Russian president Vladimir Putin claimed on Monday that Russian troops had helped save Kazakhstan from a “foreign-backed invasion,” according to Reuters.
In his remarks to the Collective Security Treaty Organization (CSTO), the Eurasian military alliance that oversaw the Russian-led international deployment in support of the Kazakh government, Putin claimed that the mission had helped to “prevent the undermining of the foundations of the state” and restored law and order within the country.
The Russian leader also claimed that the international mission would remain in Kazakhstan “for a limited time” in order to ensure long-lasting stability, although he did not specify a predicted withdrawal date.
Putin also appeared to draw a connection between Kazakhstan’s stability and Russia’s, claiming that by defeating a “color revolution” in Kazakhstan, Russia’s own security had been preserved.
Russia “will not allow the situation to be rocked at home,” Putin said. “We understand [that] the events in Kazakhstan are not the first, and far from the last, attempt to interfere in the internal affairs of our states from the outside,” he added.
Putin’s remarks were supported by Kazakh president Kassym-Jomart Tokayev, who requested a CSTO intervention after Kazakh security forces failed to contain several days of escalating protests. He suggested that the protests had been instigated by unnamed outside forces and argued that protesters were “terrorists” engaged in a “coup d’etat” attempt.
Nearly 6,000 Kazakhs have been arrested and around 2,000 civilians have been injured since the start of the protests. 164 civilians have reportedly died in clashes with security forces so far, according to Reuters.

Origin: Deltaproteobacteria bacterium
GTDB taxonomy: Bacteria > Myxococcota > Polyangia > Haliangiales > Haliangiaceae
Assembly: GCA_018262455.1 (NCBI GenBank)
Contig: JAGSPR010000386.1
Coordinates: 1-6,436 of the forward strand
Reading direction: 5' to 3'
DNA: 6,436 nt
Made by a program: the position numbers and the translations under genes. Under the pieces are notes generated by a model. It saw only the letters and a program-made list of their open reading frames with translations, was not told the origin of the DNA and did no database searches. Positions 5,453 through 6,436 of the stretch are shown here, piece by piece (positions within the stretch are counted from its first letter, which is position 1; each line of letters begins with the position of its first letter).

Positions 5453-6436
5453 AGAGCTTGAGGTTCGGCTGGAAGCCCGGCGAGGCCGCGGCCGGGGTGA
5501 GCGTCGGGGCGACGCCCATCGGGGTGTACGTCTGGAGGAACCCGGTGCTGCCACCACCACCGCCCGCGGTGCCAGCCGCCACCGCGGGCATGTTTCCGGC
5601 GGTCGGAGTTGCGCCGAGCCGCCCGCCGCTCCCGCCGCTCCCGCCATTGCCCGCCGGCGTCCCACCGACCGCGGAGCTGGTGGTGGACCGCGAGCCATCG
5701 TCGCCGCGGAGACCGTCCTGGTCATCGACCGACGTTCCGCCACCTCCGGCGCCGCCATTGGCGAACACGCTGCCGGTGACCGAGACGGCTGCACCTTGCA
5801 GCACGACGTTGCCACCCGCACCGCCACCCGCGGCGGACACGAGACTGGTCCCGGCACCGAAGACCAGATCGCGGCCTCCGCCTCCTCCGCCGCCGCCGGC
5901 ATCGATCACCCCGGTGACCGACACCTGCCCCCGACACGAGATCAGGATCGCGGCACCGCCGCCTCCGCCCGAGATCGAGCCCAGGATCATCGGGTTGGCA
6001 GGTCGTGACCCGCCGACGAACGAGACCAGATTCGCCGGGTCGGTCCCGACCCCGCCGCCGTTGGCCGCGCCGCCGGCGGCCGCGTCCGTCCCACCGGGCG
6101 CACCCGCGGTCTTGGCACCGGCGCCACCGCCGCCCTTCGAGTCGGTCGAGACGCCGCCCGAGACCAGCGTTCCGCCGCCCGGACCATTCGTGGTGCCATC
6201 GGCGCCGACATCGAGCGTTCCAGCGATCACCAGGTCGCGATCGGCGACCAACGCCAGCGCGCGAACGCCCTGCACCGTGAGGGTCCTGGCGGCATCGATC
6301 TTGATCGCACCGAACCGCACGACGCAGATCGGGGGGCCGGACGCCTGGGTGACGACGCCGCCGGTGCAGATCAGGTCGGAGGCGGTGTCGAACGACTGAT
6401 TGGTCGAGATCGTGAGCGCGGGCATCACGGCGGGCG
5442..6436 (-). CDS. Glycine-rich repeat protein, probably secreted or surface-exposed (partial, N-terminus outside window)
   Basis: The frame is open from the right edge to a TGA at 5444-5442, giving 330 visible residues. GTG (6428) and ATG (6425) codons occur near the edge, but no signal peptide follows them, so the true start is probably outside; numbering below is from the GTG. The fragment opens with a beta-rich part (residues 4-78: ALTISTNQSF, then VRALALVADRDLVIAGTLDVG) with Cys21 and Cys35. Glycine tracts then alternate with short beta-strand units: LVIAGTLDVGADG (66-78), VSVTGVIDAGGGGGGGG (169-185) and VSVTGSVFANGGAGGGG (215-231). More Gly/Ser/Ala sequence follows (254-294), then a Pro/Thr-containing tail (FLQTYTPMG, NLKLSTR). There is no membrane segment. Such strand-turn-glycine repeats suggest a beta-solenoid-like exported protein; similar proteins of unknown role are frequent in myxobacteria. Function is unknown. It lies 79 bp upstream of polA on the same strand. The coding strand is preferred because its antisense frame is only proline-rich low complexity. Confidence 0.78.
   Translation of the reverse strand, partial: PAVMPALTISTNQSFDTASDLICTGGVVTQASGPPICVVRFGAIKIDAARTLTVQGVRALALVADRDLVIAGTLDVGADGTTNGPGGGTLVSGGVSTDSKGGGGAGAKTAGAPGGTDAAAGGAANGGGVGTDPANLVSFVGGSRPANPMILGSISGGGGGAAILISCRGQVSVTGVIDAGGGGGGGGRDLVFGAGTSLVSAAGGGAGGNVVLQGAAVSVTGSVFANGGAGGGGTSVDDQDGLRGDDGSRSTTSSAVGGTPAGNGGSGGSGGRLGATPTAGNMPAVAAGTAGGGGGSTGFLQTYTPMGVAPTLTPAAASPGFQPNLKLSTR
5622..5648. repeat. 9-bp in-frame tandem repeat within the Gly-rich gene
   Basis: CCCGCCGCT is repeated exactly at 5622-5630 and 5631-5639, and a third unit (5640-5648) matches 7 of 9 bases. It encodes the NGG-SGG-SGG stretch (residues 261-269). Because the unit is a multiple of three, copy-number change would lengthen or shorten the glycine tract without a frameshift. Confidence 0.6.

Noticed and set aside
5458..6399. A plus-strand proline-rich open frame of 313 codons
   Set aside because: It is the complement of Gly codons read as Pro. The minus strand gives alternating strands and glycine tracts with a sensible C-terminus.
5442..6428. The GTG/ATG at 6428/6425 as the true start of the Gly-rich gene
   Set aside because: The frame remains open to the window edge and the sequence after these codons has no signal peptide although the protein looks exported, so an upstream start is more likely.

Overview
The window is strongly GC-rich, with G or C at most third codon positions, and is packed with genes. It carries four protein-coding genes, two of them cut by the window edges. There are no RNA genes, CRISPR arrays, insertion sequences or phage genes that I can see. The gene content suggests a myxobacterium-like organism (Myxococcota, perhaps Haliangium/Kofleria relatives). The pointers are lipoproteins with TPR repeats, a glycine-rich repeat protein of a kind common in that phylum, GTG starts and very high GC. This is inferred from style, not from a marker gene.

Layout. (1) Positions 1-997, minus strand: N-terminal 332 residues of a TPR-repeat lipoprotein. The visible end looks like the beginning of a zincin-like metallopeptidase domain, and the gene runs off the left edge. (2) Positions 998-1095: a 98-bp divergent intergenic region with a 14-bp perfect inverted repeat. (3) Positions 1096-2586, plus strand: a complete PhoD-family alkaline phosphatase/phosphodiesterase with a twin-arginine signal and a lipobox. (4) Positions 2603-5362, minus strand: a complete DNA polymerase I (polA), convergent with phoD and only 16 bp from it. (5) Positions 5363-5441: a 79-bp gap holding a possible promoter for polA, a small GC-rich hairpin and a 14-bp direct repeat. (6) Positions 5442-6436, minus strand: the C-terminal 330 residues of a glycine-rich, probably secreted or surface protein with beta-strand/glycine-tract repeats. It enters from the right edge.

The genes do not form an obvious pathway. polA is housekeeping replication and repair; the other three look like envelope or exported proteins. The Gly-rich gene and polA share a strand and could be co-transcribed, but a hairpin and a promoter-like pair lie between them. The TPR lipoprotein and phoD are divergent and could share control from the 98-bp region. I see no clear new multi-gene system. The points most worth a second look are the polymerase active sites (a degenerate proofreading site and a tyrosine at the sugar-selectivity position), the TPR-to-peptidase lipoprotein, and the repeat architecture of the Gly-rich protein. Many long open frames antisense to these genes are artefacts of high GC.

The United States has taken a relatively neutral position on the protests in Kazakhstan. The State Department “condemn[ed] acts of violence and destruction of property” but also asked “all Kazakhstanis to respect and defend constitutional institutions, human rights, and media freedom” and requested a resumption of internet service in the country.
Secretary of State Antony Blinken later expressed reservations about Tokayev’s decision to invite Russian troops to help maintain order, acerbically noting that “once Russians are in your house, it’s sometimes very difficult to get them to leave.” The Russian Foreign Ministry described Blinken’s comment as “typically offensive.”
Although the protests did not succeed in toppling the Kazakh government, Tokayev announced that the gas subsidy that had triggered the violence would remain in effect for six months. He also reshuffled his cabinet and pushed Nursultan Nazarbayev, his predecessor as president who had remained on the country’s Security Council, firmly into retirement.
Trevor Filseth is a current and foreign affairs writer for the National Interest.